710 Gap Controversy Cited
at Area Transportation Summit 1


Los Angeles Mayor Antonio Villaraigosa helped present the Mobility 21 “IMBY” (In My Back Yard) list, developed to reach legislators as the next federal Surface Transportation Authorization bill is considered. Upgrading the 710 between the Ports of Los Angeles and Long Beach and the SR-60 freeway is one of the mainly shovel-ready projects on the list developed by the area coalition of transportation leaders. The 710 tunnel proposal came up twice during their annual summit yesterday.

Art Leahy, CEO, Los Angeles County Metropolitan Transportation Authority, speaks at the Mobility 21 press conference on Monday, September 21, alongside Los Angeles Mayor Antonio Villaraigosa. California Transportation Secretary Dale Bonner is at the far right.

Art Leahy, CEO, Los Angeles County Metropolitan Transportation Authority, speaks at the Mobility 21 press conference on Monday, September 21, alongside Los Angeles Mayor Antonio Villaraigosa. California Transportation Secretary Dale Bonner is at the far right.

During the morning session, Dale Bonner, California Transportation Secretary, and Richard Little, USC Keston Institute for Public Finance and Infrastructure Policy Director, each mentioned the 710 tunnel as an example of a controversial project. Little remarked that there were two ways of finishing off the 710: with a bulldozer or with a pick ax. The remark got some laughs from the audience.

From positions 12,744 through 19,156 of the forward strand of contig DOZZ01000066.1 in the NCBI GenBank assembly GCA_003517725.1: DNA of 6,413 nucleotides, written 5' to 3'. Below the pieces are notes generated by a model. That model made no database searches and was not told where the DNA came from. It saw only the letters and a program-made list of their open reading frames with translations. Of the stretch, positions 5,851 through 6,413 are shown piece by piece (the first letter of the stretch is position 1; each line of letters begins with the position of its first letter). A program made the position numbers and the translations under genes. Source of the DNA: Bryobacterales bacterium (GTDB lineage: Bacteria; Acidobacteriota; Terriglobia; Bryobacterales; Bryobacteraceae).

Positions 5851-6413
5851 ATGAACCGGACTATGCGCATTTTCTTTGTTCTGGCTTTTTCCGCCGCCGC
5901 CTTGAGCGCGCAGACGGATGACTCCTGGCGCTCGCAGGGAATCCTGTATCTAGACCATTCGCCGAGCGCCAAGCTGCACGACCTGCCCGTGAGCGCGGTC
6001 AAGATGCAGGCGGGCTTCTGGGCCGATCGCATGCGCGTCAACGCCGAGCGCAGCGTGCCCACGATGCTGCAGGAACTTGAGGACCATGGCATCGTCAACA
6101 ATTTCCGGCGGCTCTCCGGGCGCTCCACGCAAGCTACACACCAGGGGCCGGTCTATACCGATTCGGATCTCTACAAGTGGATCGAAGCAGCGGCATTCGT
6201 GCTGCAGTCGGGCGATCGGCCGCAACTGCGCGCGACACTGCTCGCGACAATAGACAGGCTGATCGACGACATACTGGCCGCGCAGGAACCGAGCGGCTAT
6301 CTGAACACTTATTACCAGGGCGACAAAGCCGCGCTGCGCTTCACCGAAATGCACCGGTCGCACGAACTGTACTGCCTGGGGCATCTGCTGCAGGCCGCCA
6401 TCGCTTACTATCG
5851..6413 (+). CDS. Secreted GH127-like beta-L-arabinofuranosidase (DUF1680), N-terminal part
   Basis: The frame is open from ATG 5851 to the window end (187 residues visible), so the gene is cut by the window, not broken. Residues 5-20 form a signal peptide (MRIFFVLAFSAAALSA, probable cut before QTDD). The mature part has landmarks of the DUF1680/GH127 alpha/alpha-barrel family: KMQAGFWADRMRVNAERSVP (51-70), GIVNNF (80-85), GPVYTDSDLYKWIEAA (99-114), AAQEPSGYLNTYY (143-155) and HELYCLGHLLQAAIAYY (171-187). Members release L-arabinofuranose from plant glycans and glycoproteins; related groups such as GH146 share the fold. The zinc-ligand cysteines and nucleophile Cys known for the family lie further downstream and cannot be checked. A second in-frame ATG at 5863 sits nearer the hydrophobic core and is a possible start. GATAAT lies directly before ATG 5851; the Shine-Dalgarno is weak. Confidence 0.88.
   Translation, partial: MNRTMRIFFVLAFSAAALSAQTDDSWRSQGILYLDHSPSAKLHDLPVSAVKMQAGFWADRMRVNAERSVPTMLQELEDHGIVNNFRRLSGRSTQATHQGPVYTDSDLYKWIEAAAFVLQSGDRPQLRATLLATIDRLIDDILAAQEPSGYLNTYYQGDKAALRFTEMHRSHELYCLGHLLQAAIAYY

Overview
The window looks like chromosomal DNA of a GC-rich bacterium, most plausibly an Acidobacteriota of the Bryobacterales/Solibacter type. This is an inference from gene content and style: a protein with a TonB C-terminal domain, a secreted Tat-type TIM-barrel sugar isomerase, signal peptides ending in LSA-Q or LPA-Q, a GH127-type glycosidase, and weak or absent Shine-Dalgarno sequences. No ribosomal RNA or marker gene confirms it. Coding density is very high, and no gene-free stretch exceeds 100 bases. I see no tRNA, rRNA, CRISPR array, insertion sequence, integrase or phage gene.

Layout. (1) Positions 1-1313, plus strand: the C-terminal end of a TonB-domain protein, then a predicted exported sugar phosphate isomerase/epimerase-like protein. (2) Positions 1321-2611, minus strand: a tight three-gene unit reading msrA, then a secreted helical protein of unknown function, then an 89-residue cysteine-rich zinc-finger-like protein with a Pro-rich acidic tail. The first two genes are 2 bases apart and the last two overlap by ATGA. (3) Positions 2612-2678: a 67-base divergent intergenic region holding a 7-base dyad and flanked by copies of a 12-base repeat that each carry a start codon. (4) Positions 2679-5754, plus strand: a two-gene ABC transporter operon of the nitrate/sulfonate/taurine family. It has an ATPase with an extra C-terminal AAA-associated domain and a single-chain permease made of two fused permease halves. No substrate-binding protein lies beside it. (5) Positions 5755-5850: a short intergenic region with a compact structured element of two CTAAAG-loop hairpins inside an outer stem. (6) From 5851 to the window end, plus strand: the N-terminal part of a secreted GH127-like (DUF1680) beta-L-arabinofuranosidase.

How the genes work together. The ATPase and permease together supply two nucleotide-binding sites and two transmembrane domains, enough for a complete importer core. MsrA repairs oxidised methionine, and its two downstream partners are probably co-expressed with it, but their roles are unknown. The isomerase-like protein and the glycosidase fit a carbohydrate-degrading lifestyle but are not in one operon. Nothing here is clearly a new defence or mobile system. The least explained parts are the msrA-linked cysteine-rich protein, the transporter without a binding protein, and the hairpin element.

The panelists’ focus in the morning session was building public consensus for projects and creating new funding strategies. Projects mentioned with wide support included the Alameda Corridor and the Westside subway extension. Educating the public and getting their buy-in was strongly emphasized; as was reducing time wasted on “process.” Bonner commented that while Mobility 21 has done an excellent job working together to create consensus on regional priorities, the big challenge is to “retrofit funding plans” to incorporate the reality of drastically reduced federal and state funds and the potential for public/private partnerships.

Another panelist, Chicago attorney who worked to privatize toll roads in Chicago and Indiana, got some laughs when he remarked that in Chicago, the long process was shortened considerably by just “going to the mayor.”

Engineering, construction, and consulting firms, county transportation commissions, and elected officials attended the LA Chamber of Commerce-sponsored summit at the Bonaventure Hotel. The Southern California Association of Governments (SCAG) was one of many exhibitors; its Regional Transportation Plan brochure lists the 710 “gap closure” as the first transportation project in its long-range plan.


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at Area Transportation Summit